[NOTEBOOK] Look Homeward, President KimAt their first White House meeting Wednesday (Washington time) President Kim Dae-jung and U.S. President George W. Bush discussed the U.S. national missile defense plan. To avoid discord beforehand, President Kim had said that Korea is not against it.
But one may question whether this issue can be so easily avoided.
In a nation without nuclear weapons, it is unusual that strange words such as anti-ballistic missiles and national missile defense should be the focus of controversy.
There are suspicions that the ultimate concern of the U.S. project is China. But officially it is justified by the missile threats from rogue states such as North Korea.
However, the threats from North Korea decreased after the North-South Summit last June. And the Clinton administration turned over the missile-defense decision to the next administration.
The Bush administration has resolved to push ahead with the missile-defense plan, and North Korea has warned that it may abrogate the 1994 Geneva nuclear agreement specifying that North Korea would stop development of nuclear weapons and testing. In this context, national missile defense, which presumes tension between North Korea and the United States, cannot be a foreign issue to Korea. After the furor raised by the Korea-Russia summit, Lee Joung-binn, minister of foreign affairs and trade explained that the Russian side had wanted an explicit reference to the missile-defense program in the joint statement, but Korea had refused.
He added that since the United States was a signatory to the Anti-Ballistic Missile treaty there could be no problem in Korea's endorsing it. Whatever kind of plan the United States pursues is the business of the United States. The logic of countries that oppose the plan, including Russia and the European nations, is that a U.S.missile shield could contravene the ABM Treaty, which limits the deployment of anti-missile missiles, and could thus accelerate arms race. Did the Korean government really miss this fact?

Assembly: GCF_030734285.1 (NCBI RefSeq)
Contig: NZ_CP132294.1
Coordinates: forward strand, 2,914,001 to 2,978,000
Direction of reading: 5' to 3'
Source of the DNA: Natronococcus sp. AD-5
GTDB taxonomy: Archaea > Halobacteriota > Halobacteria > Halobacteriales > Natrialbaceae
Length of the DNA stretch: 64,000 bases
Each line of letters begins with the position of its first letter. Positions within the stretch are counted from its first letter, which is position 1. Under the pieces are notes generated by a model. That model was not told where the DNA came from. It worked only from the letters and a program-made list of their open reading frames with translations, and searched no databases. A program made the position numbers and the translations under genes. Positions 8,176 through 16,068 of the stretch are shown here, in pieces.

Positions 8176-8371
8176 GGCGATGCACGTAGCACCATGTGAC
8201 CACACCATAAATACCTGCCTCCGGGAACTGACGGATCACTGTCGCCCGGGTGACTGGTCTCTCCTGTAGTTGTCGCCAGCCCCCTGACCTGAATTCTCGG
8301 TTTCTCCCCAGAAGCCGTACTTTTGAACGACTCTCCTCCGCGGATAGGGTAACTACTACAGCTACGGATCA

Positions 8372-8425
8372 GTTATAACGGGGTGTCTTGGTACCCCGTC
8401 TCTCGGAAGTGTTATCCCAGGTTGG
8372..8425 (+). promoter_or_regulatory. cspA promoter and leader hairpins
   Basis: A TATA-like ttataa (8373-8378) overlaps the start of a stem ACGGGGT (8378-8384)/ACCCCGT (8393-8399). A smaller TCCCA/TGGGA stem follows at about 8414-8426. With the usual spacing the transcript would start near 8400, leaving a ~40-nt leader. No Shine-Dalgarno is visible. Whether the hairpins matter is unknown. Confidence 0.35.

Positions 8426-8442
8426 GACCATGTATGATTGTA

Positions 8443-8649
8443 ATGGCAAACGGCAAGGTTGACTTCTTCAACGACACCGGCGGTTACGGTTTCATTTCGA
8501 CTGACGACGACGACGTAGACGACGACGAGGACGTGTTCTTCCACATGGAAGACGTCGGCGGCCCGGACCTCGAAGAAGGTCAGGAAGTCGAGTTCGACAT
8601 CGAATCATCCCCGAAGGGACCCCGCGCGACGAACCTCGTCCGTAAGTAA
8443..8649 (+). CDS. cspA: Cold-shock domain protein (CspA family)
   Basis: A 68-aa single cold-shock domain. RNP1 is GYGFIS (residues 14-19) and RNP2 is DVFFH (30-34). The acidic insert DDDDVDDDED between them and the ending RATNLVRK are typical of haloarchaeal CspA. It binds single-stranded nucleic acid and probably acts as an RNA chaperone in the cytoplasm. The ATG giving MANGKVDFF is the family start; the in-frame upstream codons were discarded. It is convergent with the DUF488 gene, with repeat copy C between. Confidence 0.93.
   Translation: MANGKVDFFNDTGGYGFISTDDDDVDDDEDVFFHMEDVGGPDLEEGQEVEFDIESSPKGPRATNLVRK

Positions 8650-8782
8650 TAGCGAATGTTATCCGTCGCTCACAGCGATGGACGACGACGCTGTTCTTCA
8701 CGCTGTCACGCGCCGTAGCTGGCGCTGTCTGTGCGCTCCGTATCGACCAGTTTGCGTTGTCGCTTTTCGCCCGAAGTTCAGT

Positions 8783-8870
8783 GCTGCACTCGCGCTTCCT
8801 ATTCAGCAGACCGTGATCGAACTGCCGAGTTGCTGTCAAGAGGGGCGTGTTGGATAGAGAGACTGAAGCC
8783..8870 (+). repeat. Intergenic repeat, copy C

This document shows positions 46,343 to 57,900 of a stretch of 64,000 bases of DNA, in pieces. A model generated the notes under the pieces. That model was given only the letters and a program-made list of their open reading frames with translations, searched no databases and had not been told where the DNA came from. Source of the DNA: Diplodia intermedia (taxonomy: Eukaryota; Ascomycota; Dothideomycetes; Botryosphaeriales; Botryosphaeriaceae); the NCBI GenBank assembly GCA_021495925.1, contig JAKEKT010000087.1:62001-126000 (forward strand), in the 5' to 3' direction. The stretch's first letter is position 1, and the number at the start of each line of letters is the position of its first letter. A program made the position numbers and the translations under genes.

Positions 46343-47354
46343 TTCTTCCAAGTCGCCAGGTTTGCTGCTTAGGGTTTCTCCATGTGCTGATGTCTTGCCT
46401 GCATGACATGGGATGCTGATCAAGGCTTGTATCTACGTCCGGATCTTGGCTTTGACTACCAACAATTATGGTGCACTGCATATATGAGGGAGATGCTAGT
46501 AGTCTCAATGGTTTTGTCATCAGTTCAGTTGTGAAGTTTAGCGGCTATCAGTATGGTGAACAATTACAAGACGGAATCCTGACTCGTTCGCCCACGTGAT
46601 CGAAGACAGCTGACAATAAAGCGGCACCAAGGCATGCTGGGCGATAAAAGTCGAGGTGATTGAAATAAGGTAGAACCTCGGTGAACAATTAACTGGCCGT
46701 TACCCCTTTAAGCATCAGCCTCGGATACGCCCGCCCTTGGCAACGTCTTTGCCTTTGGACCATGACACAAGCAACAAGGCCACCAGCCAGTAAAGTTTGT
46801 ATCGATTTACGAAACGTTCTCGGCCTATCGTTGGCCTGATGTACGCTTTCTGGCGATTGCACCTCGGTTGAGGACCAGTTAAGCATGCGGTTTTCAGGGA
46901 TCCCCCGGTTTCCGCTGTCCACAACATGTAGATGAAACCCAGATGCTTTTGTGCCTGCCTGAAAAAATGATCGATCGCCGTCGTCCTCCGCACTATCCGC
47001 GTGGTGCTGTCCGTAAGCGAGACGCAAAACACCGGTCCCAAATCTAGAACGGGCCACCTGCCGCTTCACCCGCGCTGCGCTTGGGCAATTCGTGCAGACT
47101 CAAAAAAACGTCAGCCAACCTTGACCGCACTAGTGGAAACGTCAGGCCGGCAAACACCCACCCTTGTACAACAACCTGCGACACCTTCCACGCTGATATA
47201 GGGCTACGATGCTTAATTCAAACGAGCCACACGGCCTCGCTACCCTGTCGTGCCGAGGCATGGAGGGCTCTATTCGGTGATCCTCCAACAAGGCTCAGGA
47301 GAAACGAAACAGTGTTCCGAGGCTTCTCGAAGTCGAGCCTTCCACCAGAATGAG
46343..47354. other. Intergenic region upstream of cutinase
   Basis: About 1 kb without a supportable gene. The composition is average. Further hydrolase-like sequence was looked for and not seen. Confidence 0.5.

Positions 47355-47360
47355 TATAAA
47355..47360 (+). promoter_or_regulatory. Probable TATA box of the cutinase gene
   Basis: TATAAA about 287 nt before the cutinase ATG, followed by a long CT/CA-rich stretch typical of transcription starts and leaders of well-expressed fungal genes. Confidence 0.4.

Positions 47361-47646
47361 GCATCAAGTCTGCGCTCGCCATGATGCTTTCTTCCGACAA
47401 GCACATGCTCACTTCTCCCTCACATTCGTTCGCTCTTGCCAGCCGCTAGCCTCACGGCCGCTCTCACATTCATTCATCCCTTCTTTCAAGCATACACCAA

Was the Korean government simply trying to achieve Russia's support in improving North-South relations? Considering the effects this issue could have on the Korean Peninsula, the joint statement which implied the implementation of the Geneva nuclear agreement between North Korea and the United States and the maintenance and strengthening of ABM, is difficult to see it as a one-sided acquiescence to Russia's demands. As early as last February Lee Joung-binn said at the National Assembly, isRemoval of the threats should precede implementation of NMD.lo This statement implies that North Korea™s missile threat can be resolved by negotiation,which is consistent with Clinton administration policy.
The problem is that the government has been reluctant to clarify its position to the Korean public. It says, iaThere is no relationship between ABM and NMD.While wooing Russia, persuading China and trying to resolve the misunderstanding.
of United States, the Korean government has failed to persuade domestic opinion. President Kim Dae-jung took a very positive attitude, in concert with then President Clinton,toward the issues of East Timor and Aung San Suu Kyi of Myanmar. He did his part as a Nobel Peace Prize winner in sending a letter to the United Nations protesting the destruction of Buddhist statues by the Taleban movement in Afghanistan.
Domestically, however, the government has failed to get support from the opposition on North-South issues. Since it is in power,the ruling party must take the blame for the failure to mould cross-partisan support for its North Korea policy. A U.S. think-tank strategist pointed out that the greatest threat to the sunshine policy is not North Korea, nor the United States, but South Korea.s internal problems. President Kim should show consideration for the opposition party, perhaps phoning the opposition leader Lee Hoi-chang, as he did before his departure to Washington.
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